Director: Nigel Finch
Writer: Rikki Beadle Blair. Based upon the novel by Martin Duberman.
Cast: Guillermo Díaz, Frederick Weller, Brendan Corbalis, Duane Boutte, Bruce MacVittie, Peter Ratray
The final film of director Nigel Finch, Stonewall is unfortunately a muddled mess of a movie that tells the story of the events leading up to the legendary Stonewall Riots.
Matty Dean (Frederick Weller) is an activist who has just arrived in Greenwich village looking to be a part of a movement that will create equal rights for gays and lesbians. Once there, Matty meets up with La Miranda (Guillermo Díaz) and the two begin a tentative romance. Matty also joins the Mattachine Society and befriends Ethan (Brendan Corbalis). This leads to an ideological conflict of sorts between the more conservative elements of the gay liberation movement, symbolized by the Mattachine Society and the radical flaming queers, represented by La Miranda. From there, the plot moves along in spurts and phases before coming to that fateful night and the inevitable riots that jump started the queer rights movement.
It is unfortunate that a movie about such an important historic event is ultimately such a dramatic mess and unable to generate any significant plot momentum. There are many isolated moments and individual scenes that work in their own right, but never come together to form a coherent narrative. Most of the characters are well developed (to a point), but there is too much disconnect between them and the Stonewall Riots themselves. What I am getting at is that a compelling story could have been made featuring the individuals who actually participated in the riots, such as Sylvia Rivera. And when Matty Dean goes to the Mattachine Society, why should he not get to meet Harry Hay?
In short, that is the sum of all that is wrong with Stonewall. Take away the name Stonewall and the Mattachine Society and could have been a generic queer riot that could have occurred anywhere. If Nigel had dropped all pretence that this was about the iconic event itself and simply allowed these characters to develop within their own story, then I might have appreciated this effort a bit more.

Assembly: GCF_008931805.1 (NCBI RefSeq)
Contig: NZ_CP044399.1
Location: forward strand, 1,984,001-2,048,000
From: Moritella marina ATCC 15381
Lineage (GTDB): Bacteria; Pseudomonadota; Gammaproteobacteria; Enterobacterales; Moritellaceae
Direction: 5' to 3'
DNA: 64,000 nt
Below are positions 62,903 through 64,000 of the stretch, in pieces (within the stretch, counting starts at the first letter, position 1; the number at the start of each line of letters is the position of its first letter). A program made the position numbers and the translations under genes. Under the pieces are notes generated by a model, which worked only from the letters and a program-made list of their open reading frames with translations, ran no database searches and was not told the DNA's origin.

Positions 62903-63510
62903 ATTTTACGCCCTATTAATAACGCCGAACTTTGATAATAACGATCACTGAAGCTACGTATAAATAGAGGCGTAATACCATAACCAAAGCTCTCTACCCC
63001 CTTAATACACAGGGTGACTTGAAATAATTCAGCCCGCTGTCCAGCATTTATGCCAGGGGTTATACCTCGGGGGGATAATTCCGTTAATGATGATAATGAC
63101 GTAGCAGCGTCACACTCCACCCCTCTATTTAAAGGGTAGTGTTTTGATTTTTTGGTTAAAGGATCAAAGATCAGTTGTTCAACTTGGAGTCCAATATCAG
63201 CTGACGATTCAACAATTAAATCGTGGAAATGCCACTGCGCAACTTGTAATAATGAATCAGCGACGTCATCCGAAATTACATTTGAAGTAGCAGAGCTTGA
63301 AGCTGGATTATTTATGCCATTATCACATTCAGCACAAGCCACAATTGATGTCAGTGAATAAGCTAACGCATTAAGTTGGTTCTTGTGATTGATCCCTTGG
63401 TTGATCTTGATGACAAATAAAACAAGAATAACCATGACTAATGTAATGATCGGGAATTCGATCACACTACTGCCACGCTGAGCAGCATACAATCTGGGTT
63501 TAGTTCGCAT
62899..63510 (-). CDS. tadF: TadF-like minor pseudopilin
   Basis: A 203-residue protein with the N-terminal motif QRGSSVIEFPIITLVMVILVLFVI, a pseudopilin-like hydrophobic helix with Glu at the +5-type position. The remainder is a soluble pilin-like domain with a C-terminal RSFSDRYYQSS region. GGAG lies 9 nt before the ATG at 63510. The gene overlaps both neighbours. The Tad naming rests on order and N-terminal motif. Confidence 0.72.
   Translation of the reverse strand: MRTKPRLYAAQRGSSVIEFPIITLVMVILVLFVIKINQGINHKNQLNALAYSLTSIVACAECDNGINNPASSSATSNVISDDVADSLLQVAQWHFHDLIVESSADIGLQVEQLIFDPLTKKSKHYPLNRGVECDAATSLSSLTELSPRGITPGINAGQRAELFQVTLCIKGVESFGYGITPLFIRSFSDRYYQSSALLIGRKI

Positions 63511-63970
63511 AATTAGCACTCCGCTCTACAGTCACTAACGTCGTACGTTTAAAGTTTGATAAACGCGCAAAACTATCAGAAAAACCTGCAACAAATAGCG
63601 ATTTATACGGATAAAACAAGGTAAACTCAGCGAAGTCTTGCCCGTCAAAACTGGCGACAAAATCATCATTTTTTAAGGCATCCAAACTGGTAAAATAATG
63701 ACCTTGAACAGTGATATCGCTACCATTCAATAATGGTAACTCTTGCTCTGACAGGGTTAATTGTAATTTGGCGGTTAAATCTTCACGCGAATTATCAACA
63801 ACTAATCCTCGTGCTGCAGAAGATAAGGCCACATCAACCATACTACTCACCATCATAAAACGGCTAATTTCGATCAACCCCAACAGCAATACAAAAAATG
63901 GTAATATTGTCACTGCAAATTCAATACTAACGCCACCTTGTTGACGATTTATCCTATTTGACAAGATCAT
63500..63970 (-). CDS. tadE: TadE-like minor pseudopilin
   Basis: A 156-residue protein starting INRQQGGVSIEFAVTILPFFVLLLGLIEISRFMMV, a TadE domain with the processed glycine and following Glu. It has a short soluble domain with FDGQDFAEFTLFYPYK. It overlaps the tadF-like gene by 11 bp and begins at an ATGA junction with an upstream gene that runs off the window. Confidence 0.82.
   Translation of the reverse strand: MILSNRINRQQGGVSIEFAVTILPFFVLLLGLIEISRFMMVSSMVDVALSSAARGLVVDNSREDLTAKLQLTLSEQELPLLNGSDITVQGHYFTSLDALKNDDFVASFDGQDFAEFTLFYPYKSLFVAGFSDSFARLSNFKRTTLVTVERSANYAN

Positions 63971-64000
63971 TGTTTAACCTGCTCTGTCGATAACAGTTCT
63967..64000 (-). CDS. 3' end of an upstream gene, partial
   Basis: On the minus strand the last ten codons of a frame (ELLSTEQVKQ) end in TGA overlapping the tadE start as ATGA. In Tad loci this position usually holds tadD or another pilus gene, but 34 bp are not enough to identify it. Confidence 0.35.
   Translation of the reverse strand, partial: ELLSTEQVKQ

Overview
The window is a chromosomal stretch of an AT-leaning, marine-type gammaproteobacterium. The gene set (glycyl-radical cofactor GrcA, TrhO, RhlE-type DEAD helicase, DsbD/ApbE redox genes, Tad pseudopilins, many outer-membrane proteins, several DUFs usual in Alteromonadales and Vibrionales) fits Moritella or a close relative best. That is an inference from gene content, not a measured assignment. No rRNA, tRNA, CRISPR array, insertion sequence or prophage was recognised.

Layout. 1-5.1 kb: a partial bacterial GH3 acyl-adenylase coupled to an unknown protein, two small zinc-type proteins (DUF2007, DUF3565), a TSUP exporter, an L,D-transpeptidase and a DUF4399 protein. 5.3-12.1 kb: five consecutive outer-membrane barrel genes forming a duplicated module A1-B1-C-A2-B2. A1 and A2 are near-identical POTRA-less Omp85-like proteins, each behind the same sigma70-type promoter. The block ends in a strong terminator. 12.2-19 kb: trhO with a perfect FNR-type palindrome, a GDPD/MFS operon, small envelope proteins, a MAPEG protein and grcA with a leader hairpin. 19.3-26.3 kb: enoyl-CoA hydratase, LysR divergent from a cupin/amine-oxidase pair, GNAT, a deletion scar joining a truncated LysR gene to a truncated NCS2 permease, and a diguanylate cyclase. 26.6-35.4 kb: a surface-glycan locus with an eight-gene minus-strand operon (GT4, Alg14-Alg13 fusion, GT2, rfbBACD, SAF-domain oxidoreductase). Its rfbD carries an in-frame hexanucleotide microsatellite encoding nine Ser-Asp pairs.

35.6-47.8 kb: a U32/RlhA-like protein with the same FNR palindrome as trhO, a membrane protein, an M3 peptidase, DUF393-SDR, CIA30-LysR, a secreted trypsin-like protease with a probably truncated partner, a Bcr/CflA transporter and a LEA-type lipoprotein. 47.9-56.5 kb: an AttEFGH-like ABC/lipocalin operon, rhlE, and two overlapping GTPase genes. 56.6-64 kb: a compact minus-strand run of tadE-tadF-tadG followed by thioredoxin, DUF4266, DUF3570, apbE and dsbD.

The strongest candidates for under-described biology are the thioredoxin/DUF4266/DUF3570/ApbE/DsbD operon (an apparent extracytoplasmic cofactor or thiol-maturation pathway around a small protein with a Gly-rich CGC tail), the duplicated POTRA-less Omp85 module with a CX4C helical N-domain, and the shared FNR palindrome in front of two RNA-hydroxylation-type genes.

One element that does work is the doomed love affair with the extremely closeted Vinnie (Bruce MacVittie) and his lover, the adopted Mother of the Stonewall Drag Queens, Bostonia (Duane Boutte). I would have loved to have seen these two given their own story. On the other hand, the love triangle that develops between Mattie, La Miranda, and Ethan felt forced. I suspect that the only reason for it's existence was to give heft to the intellectual debate between the conformity advocated by the Mattachine Society and the radical queer anti-assimilation position staked out by the flaming drag queens.
Beyond that, there is little worth talking about. The acting is somewhat variable with the strongest performances given by Guillermo Díaz as La Miranda, the sassy and fierce drag queen who refuses to cry and Bruce MacVittie as the conflicted manager of the Stonewall Inn. The musical numbers that the drag queens lip sync to and serve as a sort of greek chorus, are fun to watch at the beginning but become grating through overuse.
In the end, Stonewall is a disappointing effort. Had Nigel given his characters their own story, rather then trying to hammer them to fit the events of the Stonewall Riots, he could have succeeded in making a more memorable and compelling motion picture.
Recommended with qualifications. Those who will not mind a watered down version of what happened at the Stonewall Inn, may find some value here, otherwise, there is little reason in seeking this out.
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